Jungle Jaunt

The transfer between two forests, right through the heart of the jungle, in a 4WD, is a matchless experience writes Fareeda Kanga.

May 04, 2021 FAREEDA KANGA No Comments Like

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Most wildlife safaris in India, or for that matter worldwide, follow a similar pattern. An early morning game ride followed by lunch and a short snooze, and then another afternoon jaunt in the jungle. Safari junkies are usually in the habit of hopping from one park to another within the same state, making the journey from one park to the other by road over the national highways and mainland. 

Imagine my surprise, when I signed up for a safari in The Satpura Tiger Reserve and learnt that I had the option of transferring from one lodge to the other right through the jungle instead of commuting via crowded city roads. “Jehan Numa Wilderness offers a unique transfer option between our two lodges. Since Reni Pani Jungle Lodge and Bori Safari Lodge are both located in the same contiguous landscape, guests opting to stay at both lodges during the same itinerary have the option of transferring through the park on a full day safari,” says Aly Rashid, who runs both these lodges in Madya Pradesh.

The driving time isn’t really that long but the entire journey begins at dawn and as the park shuts from 11am to 3pm, we have to stay put during these hours, and so, it ends up being a day-long adventure. Not that I’m complaining! The untamed natural beauty of the jungle is always appealing; much more than the sight of a tiger or leopard so the thought of just driving from point A to B without actively on the lookout for wildlife is refreshing.

We set out early morning at normal safari time and the scent of the Sal, Oak and other trees herald our arrival. The landscape through Satpura (stretching across 1,500 sq.km from the well-known hill station of Pachmari in the north to Bori Sanctuary in the South) is dotted with a mix of dry forests, grassland, shrubs, tall canopies and riverine formations. The pace is slow in keeping with the rhythm of nature.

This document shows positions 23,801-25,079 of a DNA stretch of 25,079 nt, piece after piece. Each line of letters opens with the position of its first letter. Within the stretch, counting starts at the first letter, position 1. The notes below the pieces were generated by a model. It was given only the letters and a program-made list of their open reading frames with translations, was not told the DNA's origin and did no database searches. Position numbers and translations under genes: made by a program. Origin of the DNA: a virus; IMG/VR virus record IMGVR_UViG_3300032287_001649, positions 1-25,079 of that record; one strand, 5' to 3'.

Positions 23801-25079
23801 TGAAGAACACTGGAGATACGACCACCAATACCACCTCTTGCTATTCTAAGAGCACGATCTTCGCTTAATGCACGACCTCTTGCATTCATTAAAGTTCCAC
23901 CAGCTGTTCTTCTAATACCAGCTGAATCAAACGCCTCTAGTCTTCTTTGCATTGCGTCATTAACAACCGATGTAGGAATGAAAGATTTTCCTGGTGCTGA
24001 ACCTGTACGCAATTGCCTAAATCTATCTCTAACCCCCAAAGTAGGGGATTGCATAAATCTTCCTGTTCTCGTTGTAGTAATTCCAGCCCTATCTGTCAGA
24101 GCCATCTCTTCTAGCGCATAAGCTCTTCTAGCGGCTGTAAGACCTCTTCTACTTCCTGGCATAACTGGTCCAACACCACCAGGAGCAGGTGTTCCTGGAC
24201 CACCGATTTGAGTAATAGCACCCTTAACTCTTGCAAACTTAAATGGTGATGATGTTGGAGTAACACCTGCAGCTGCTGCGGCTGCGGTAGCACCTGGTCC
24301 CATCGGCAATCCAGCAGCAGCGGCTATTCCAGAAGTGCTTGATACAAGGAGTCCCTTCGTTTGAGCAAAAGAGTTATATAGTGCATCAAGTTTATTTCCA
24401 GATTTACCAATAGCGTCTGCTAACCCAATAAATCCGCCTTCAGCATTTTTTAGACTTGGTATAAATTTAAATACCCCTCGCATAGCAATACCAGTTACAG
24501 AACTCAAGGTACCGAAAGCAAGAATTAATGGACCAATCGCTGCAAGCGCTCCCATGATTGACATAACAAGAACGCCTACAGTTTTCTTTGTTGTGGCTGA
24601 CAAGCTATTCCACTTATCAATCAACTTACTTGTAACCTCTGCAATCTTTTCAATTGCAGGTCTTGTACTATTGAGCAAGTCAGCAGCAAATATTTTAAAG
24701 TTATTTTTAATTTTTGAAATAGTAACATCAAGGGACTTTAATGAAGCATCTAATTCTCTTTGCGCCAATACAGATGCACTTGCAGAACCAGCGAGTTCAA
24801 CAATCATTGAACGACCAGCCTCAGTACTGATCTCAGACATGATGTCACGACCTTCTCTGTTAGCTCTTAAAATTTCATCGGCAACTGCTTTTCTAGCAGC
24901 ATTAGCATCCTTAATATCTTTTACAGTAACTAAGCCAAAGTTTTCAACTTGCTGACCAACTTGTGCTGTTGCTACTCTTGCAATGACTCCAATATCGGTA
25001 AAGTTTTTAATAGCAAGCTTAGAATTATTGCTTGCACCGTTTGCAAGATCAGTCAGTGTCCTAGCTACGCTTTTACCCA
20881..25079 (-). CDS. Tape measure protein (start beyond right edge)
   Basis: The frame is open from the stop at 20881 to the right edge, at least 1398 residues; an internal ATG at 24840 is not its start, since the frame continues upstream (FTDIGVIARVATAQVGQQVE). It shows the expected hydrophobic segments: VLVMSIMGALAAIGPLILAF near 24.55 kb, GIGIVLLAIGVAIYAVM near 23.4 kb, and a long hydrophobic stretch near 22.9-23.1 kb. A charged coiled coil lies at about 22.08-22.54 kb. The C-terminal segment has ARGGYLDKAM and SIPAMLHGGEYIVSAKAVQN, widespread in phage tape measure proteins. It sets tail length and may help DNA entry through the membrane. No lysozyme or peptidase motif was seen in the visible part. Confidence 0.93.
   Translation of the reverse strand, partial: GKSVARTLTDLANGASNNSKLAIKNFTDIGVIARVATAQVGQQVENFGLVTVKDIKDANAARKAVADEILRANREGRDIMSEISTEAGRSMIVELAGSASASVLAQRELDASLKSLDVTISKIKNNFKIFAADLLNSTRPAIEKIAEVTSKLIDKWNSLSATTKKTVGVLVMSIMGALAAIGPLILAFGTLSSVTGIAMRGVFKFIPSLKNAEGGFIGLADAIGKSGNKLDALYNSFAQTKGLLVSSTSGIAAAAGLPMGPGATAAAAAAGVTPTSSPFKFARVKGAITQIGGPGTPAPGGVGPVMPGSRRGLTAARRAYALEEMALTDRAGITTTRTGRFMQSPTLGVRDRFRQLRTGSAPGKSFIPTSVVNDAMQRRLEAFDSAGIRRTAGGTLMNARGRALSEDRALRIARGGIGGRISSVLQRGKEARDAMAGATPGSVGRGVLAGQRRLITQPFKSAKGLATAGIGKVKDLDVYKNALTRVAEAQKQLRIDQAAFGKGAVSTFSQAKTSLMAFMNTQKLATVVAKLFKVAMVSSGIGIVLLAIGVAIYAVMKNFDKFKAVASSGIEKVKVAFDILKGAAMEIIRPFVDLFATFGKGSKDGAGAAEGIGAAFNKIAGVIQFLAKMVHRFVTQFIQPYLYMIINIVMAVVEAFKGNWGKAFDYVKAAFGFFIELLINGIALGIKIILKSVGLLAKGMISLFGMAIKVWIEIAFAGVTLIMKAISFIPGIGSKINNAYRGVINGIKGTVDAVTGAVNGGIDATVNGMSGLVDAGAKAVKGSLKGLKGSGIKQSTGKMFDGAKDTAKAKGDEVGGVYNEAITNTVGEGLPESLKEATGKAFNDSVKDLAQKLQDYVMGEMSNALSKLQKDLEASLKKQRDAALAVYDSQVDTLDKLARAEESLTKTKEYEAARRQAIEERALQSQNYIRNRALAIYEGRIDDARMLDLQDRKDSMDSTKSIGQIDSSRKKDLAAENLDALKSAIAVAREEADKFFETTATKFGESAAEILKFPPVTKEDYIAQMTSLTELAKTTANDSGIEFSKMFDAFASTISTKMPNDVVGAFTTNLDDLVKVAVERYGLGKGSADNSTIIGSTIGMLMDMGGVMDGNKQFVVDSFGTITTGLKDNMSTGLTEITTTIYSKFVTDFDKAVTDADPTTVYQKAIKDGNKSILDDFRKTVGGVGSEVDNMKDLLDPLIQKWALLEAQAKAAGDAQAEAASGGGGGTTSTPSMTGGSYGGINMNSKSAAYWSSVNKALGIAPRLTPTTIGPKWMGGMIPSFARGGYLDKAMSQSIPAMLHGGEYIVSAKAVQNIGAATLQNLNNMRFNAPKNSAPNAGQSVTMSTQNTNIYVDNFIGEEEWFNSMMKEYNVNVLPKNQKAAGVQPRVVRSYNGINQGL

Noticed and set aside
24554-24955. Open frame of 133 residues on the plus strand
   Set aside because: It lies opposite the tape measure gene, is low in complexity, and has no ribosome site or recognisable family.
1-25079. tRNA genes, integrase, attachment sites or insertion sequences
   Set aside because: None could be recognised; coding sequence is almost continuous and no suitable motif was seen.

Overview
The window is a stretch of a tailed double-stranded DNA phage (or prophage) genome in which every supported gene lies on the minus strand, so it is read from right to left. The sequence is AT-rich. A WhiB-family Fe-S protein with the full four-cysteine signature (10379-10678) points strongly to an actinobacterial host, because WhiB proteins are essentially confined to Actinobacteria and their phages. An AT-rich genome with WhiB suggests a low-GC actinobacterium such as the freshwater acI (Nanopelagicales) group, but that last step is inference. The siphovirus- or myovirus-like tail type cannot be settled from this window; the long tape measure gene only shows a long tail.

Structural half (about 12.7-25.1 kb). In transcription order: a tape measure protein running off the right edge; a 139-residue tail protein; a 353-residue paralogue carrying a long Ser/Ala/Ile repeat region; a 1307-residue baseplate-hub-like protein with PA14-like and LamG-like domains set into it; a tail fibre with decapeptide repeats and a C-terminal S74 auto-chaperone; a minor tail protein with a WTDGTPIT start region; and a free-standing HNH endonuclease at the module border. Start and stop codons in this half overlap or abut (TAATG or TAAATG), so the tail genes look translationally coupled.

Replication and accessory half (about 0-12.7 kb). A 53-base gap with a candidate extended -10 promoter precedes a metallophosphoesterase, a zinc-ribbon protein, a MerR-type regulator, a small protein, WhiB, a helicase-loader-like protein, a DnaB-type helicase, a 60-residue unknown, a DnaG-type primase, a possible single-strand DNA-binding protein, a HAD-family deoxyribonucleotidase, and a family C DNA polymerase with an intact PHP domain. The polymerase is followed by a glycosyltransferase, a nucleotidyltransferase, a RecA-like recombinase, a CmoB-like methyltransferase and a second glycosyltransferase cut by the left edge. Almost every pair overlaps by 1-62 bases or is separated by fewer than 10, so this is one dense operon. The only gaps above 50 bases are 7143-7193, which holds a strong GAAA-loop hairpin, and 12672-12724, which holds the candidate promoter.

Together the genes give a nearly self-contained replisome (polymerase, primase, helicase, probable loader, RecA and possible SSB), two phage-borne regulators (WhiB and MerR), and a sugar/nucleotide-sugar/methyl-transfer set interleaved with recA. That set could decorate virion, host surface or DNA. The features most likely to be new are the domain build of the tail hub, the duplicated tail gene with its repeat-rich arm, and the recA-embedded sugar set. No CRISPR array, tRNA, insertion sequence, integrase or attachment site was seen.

At 8.30 am when the sun starts beating down on us we stop for a cup of tea and a breakfast of boiled eggs and sandwiches and are delighted to have a cacophony of birds break the silence of the untamed forest. 

It is the majesty of the jungle, the clean, crisp air that is the USP of this drive more than the wildlife sighting. Of course, there is plenty of that as well...

Before we reach Churna rest-house at 11.30 AM, where we break for a delicious vegetarian home-style lunch (cooked on a blazing charcoal fire) we have already feasted on sloth bears, leopards and some amazing avian superstars like The Malabar Pied Hornbill, Flame backed Woodpecker and Paradise Fly Catcher.

The sensible and thoughtful bit on the part of my hosts is booking a room at the Churna rest house so that I can use the loo and lie down for an hour or so instead of acrobatic balancing in the public one! When you stop mid-day at Churna rest-house, there is an opportunity to do a nature walk where a number of butterflies, dragonflies and other small creatures can be seen.

“Depending on the season, the guests will resume their safari according to the afternoon safari timing and exit the gate at sunset. This option is available transferring from either end of the park. In both ways, the midway point will be Churna rest-house. The total distance between the Madhai Gate (Reni Pani) and the Bhimkund Gate (Bori Safari Lodge) is approximately 90 kilometres, but the guests will spend the whole day searching for wildlife that they come across,” says Rashid, whose deep and abiding dedication as an environmentalist and conservationist comes through in everything he does.

On the full day transfer drives, guests can expect to see a variety of mammals including leopard, sloth bear, wild dog, giant squirrel, tiger, gaur, sambar and other wild herbivores. Those who have a fondness for birds can also expect to see a plethora of species as Satpura is home to 270 plus species of birds. 

Apart from wildlife, transferring through the park, also gives guests the unique opportunity to see a varied landscape of this tiger reserve with the Satpura National Park being mountainous, dense and undulating, and the Bori Wildlife Sanctuary, being flat, open, and a terrain filled with grasslands. The Denwa river on the north and Tawa to the west can both be seen on this drive showcasing the riparian ecosystem of Satpura.

To immerse yourself in the exoticness of the jungle should be your goal if you sign up for this drive. The pace is easy and doable and the 4WD ride isn’t rib-rattling as it sometimes is when over-enthusiastic drivers dash around on the hunt for a tiger or a sloth bear. 

A slightly sore behind after the journey is a small price to pay, easily remedied with a hot water bottle, just one of the many indulgences that the luxurious and spaciously appointed rooms at the Bori Lodge will pamper you with.




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